Proper Education Necessary Before Fun in the Sun


Sunscreen jargon may be proving to be too difficult to comprehend for many consumers.

Sunscreen jargon may be proving to be too difficult to comprehend for many consumers.

According to a new Northwestern Medicine study, published in JAMA Dermatology, only 43% of people surveyed understood the meaning of sun factor protection (SPF) and only 7% knew what to look for on a label if they wanted a sunscreen that offers protection against early skin aging.

Roopal Kundu, the study’s lead author, commented, “We recommend you buy a sunscreen lotion labeled 'broad spectrum protection'—which helps to protect against both types of UV rays — with an SPF of 30 or higher that is also water resistant. SPF 30 blocks 97% of the UVB radiation. But, you need to reapply it every two hours, using about a shot glass full of lotion over your exposed skin, for the best results."

Despite the FDA’s 2011 announcement of enacting new regulations for sunscreen labels to emphasize the importance of ‘broad spectrum protection,’ Kundu remarked, "We need to do a better job of educating people about sun protection and make it easier for them to understand labels.”

So, to assess what the consumers already understood about sunscreen labels and the like, Kundu and her colleagues surveyed a total of 114 individuals from the Northwestern Medicine dermatology clinic.

Nearly 80% of survey participants purchased sunscreen in 2013, and 75% said the primary reason they even applied sunscreen was to prevent sunburn, while roughly 66% said they wore sunscreen to prevent skin cancer.

When deciding on which sunscreen brand to purchase, the survey participants were most influenced by the highest SPF value, sensitive skin formulation, and water and sweat resistance, respectively.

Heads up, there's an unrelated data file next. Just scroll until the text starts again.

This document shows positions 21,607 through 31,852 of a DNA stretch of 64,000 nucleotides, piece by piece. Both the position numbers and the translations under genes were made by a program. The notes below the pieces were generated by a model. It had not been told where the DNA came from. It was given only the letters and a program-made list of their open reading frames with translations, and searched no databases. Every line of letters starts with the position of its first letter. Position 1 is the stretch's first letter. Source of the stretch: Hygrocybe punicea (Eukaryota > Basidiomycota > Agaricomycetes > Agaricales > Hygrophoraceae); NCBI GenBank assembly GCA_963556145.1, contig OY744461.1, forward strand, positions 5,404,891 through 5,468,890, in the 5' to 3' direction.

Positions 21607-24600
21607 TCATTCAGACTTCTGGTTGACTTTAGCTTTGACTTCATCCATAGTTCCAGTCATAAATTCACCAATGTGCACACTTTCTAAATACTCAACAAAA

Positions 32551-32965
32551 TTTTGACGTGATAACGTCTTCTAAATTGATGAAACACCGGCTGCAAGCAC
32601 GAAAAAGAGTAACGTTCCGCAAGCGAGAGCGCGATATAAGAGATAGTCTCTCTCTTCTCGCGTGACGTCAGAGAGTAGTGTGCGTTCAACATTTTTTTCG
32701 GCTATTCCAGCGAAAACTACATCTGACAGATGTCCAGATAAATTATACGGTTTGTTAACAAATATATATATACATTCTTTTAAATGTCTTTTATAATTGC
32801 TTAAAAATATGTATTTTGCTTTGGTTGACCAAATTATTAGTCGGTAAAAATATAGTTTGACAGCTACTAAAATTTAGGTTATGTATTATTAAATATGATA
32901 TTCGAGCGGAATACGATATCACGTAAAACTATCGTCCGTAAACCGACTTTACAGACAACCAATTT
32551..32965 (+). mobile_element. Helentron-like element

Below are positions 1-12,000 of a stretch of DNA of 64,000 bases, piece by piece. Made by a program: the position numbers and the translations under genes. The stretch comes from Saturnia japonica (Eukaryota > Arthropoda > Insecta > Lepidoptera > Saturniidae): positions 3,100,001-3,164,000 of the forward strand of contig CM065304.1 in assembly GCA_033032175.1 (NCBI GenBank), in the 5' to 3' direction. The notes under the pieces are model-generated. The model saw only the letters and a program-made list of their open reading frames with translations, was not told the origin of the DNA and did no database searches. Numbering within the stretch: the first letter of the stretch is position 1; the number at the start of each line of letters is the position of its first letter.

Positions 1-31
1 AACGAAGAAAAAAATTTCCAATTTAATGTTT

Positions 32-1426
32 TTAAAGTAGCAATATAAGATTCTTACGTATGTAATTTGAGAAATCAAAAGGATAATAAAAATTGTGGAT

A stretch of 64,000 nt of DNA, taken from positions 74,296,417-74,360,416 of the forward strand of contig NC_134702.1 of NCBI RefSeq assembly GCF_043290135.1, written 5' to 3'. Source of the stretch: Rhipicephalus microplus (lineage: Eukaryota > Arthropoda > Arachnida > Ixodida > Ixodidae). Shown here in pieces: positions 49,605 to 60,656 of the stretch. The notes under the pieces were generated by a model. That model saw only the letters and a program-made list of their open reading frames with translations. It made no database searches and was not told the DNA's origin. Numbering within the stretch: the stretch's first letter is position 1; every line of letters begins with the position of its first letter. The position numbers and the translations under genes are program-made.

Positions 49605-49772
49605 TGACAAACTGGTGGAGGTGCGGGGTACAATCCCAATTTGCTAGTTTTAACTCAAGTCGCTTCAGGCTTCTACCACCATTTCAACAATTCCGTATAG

As nearly half of the participants reported buying sunscreen with the highest SPF value available, Kundu and her colleagues were concerned with this overreliance on high SPF values.

For the final leg of the study, the team showed the participants an image of the front and back of a common sunscreen with a SPF of 30. The team noted several participants had difficulty identifying sunscreen terminology on the label.

  • Only 38% correctly identified terminology associated with skin cancer protection.
  • Approximately 23% correctly identified exactly how well the sunscreen protected against sunburn.
  • Just 7% correctly identified how the sunscreen protected against early skin aging.

However, the study participants were shown another sunscreen label on which UV-A protection was designated as a star rating and UV-B protection as an SPF value. The team was pleased to note 80% correctly determined the level of UV-A protection and nearly 90% could determine UV-B protection.

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